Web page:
After its patent expires on 16 October 2018, new medications with similar active properties - or “biosimilar" versions - will be available. This may mean that patients currently being treated by adalimumab will be invited to ‘switch’ to (be prescribed) one of the alternative new biosimilars.
Patients who are new to biologics may be asked to consider a biosimilar version of adalimumab when discussing possible treatment options with their IBD team. This programme of switching is being driven by NHS England, as part of a national programme aimed at making the most of NHS resources.
This is not the first time biosimilars have been introduced to treat people with IBD. A similar switch took place in 2016, with the introduction of Inflectra and Remsima which are biosimilars for infliximab, the original product being Remicade.
We welcome increased availability of effective treatment options for patients and understand the importance of the wise and careful use of NHS resources. Crohn’s and Colitis UK has been working in the field of biosimilars to provide patient information and support since 2014 and is familiar with the evidence to date which reinforces the fact that biosimilars are as safe and effective as the reference products. The introduction of biosimilars for adalimumab brings potential opportunities for both patients and the NHS. However, it is vital that patients are fully informed about all the treatment options available to them and commissioners and health professionals adopt the principles of shared decision making. At a time when services are thinking about new contracts, we would also hope that patients’ views are proactively sought and that things that matter to patients, including excipients, device and homecare packages, are given due consideration.
What is a biological medicine?
Biological medicines are derived from living organisms which means living cells are used to make large, complex, molecule-like proteins, and other substances produced by the body, that can then be used as medicines. Biologicals were first used to treat people with serious illnesses in the UK over 20 years ago and they have improved life for millions of people worldwide.
What is a ‘biosimilar’ medicine?
It is not possible to make an exact copy of an originator biological medicine, in this case adalimumab; because they are made from living cells there will always be some natural and slight differences between them. Therefore, the new versions are known as biosimilars, which means they are highly similar to the originals, and as safe and effective, but they are not a copy. Biosimilar medicines are often less expensive than the original biological medicine.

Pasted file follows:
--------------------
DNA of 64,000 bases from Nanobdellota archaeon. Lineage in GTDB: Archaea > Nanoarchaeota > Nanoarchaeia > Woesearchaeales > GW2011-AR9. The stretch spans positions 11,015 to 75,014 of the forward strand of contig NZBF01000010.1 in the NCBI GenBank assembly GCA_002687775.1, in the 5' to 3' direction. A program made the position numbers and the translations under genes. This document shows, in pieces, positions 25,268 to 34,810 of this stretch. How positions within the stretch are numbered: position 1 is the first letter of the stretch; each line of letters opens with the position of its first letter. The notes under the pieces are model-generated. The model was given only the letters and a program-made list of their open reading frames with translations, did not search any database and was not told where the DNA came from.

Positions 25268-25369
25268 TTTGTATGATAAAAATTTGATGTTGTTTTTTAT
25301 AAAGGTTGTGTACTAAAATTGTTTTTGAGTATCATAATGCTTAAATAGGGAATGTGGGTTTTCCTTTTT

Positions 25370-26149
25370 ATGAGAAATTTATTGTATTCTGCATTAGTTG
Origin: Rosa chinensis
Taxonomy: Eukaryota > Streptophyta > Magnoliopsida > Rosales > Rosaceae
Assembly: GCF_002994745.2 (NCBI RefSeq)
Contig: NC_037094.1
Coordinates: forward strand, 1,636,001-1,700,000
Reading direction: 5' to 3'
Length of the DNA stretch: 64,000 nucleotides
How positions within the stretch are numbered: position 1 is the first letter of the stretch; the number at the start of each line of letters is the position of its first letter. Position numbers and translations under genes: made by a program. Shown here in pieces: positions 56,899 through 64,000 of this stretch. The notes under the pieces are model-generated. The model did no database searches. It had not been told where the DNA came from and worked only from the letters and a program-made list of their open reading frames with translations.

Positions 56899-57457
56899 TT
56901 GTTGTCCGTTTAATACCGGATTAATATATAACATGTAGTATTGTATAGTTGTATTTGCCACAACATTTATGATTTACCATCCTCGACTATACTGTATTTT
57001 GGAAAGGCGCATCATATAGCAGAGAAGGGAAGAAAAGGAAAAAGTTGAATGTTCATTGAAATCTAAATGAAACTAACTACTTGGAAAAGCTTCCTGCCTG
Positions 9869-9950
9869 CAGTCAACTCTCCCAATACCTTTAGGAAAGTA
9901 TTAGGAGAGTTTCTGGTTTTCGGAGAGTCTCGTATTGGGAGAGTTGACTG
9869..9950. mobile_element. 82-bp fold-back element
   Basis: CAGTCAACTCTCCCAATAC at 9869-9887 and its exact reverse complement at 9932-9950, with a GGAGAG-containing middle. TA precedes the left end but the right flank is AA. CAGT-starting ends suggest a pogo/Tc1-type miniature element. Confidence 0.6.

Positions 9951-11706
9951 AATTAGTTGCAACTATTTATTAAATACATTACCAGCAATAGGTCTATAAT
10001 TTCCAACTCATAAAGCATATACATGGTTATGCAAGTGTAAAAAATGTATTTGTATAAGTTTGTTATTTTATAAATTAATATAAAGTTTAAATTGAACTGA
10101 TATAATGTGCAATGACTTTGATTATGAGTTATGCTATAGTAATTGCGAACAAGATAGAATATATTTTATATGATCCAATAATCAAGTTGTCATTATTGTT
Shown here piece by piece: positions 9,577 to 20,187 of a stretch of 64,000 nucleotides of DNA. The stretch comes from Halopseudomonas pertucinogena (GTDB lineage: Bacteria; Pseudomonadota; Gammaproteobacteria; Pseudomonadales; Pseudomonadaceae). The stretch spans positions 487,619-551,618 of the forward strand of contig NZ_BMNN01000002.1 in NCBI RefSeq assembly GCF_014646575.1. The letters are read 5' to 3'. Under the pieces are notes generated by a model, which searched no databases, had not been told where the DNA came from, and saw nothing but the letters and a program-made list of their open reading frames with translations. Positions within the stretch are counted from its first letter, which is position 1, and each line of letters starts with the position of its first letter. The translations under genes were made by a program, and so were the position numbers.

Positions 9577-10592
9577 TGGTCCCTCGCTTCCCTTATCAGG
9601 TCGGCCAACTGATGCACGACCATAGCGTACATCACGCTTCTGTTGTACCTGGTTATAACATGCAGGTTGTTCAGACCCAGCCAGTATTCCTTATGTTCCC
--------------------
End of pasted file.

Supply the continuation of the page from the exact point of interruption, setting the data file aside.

Patient safety and biosimilars
Biosimilars are thoroughly tested and analysed both in the laboratory and in clinical trials. The authorities which regulate and licence medicines in the UK and Europe are confident that biosimilar medicines are as safe and effective as the originator medicine. To be licensed by the European Medicines Agency, a biosimilar medicine must have shown it has no clinically meaningful differences from the originator biological medicine and to have met regulatory requirements in terms of quality, safety and efficacy compared to the originator medicine (NHS England).
Where the National Institute for Health and Care Excellence (NICE) has recommended the originator biological medicine in its guidance, they have stated that the same guidance will normally apply to a biosimilar version of that medicine.
What does this mean for me?
Any switching to a new medicine from adalimumab should involve a conversation between you and your clinical team and should take into account your needs, preferences and values as well as all the available clinical evidence.
In a discussion with your clinical team you can understand your options and agree on the most appropriate medicine. In some cases, it may continue to be the originator biological medicine. It is important to note that there may be differences with the biosimilar, for example in the pen used to inject the medicine and homecare arrangements for delivery. If you have concerns you should raise these with your IBD team.
We understand that switching to a new medicine can be an unsettling time, and therefore it is crucial that you are fully informed about the new biosimilars. To find out more about what the changes mean for you please read the NHS Patient FAQs.
The Department of Health, Social Services and Public Safety (HPSS) in Northern Ireland and the Scottish Medical Consortium (SMC) in Scotland have yet to indicate when they plan to review the biosimilar for adalimumab, but when they do we will communicate this fact to members and supporters. Read the All-Wales Medicine Strategy Group AWMSG’s position statement on biosimilars (pdf).